I spent two hours this morning looking for the “Nashua Mall,” only to find that google maps had it all wrong.
My trip looked super-easy from internet. Left here, right there, 101a this, Main Street that and viola! The reality was far grimmer. It took me an hour to realize that 101a magically manifests itself as a number of streets, many of which are not clearly labeled and a few of which take convoluted and unexpected turns. Once I finally found the “Canal Street” branch of 101a, I drove by “Nashua” drive (twice) before turning around and pulling into a shabby parking lot that was indicated as belonging to the mall. The lot looked more like a lot adjacent to the border crossing at Juarez than a lot to a classy East Coast mall.
Lampposts on every row bore intimidating “PRIVATE PARKING: ALL OTHERS WILL BE TOWED AT OWNERS EXPENSE” signs. Perplexed, I drove up and down the parking lot looking for “MALL PARKING FOR CLUELESS MIDDLE AGED WOMEN, HAVE A NICE DAY! ” signs. Finally, I located a sign declaring “BAE PERSONEL PARKING ONLY.” I left in disgust.
Disoriented, I naturally took off in wrong direction, winding up in Some Strange Town. Hmmph. During the trip, Tyoma’s complaints reached an aggravating crescendo despite the snacks I gave him. I should have been suspicious when he became suddenly very quiet, but I was too relieved to care. Unsurprisingly, he fell into a deep black sleep, which lasted just long enough to guarantee that he would skip today’s nap.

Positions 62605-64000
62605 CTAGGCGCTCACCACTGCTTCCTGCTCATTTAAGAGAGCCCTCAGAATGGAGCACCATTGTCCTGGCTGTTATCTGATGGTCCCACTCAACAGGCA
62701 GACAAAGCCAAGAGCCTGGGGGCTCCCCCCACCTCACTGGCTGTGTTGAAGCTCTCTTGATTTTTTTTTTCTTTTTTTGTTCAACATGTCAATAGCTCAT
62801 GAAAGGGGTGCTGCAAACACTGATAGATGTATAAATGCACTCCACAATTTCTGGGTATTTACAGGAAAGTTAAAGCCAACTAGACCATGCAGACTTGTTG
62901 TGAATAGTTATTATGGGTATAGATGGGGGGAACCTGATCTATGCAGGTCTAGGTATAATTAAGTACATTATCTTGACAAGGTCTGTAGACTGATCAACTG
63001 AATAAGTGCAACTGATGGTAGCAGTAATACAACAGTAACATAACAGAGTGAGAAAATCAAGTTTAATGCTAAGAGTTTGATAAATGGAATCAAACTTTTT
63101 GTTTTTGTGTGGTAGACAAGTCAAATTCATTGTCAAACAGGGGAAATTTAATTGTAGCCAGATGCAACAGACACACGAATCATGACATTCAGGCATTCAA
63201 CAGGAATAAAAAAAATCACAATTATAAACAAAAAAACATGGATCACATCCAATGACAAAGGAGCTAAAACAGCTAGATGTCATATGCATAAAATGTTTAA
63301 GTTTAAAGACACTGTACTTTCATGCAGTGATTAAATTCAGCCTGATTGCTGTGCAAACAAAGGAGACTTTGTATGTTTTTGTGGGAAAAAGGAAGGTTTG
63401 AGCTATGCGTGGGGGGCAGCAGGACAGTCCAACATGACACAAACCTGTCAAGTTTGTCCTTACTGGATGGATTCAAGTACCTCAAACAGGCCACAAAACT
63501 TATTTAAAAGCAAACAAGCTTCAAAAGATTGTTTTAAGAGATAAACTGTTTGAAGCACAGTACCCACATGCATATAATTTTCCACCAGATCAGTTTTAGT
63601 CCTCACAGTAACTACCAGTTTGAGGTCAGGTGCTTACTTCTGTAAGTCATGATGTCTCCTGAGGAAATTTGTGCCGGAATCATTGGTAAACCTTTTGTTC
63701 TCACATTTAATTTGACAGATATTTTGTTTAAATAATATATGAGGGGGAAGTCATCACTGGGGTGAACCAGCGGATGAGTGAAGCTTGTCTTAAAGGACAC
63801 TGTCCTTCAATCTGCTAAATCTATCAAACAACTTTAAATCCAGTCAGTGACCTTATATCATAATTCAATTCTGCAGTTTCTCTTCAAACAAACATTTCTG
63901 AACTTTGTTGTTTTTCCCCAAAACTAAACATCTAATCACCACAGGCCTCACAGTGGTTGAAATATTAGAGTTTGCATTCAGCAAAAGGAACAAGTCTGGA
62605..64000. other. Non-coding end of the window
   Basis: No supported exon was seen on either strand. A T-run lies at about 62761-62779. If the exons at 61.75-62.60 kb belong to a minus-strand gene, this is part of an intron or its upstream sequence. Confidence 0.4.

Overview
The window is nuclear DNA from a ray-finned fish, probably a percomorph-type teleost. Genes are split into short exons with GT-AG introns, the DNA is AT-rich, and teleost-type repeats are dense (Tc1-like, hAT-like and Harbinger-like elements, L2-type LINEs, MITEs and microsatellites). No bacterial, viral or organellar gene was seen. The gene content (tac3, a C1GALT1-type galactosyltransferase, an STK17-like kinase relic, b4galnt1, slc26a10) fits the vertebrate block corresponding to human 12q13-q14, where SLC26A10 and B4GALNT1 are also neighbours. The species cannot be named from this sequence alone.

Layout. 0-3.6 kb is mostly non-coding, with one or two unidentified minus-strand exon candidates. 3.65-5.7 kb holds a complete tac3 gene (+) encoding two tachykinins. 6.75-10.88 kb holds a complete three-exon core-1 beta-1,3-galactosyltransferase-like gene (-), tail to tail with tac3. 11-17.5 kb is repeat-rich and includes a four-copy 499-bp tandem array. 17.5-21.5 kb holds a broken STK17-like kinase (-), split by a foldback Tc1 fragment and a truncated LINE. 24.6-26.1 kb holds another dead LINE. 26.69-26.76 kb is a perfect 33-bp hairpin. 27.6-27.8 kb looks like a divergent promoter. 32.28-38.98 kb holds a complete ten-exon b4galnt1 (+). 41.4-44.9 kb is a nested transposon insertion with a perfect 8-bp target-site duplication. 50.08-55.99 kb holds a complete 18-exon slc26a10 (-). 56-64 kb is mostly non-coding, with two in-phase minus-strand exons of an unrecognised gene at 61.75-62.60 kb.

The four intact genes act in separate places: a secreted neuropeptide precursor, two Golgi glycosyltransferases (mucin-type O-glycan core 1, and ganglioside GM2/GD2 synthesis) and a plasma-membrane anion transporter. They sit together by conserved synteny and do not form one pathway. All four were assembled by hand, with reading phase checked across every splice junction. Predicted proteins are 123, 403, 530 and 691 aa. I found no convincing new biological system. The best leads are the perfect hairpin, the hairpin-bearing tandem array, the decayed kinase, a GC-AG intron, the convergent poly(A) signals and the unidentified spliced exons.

After arriving home, feeding baby and consulting the internet, I realized that the directions that google gave me were whack. Why it sent me to a parking lot off Nashua drive I’ll never know. (E.T.A. Nashua Mall is off of Nashua Street, not Nashua Drive; google maps confused the two addresses).
After frazzled nerves were mended on both sides of our generations, Tyoma and I took off to find the Pheasant Lane Mall. Big signs abounded. Despite a wrong turn or two, we made it in a half an hour (mapquest says 21 minutes). We celebrated by gorging on Chick Fil-a sandwiches and waffle fries. My bright-eyed baby was clearly impressed by the merry-go-rounds, slides, play yards, miniature train station and row after row of colorful kiosks featuring breakable items. We passed by a bigheaded, slightly creepy Easter Bunny who waved at us. Tyoma looked at me with astonishment, as if to say “You’re freaking, kidding me, right?!”
I came home feeling very satisfied, as if I had just handed in a killer composition to a sniffy professor who did not appreciate my genius. Heh.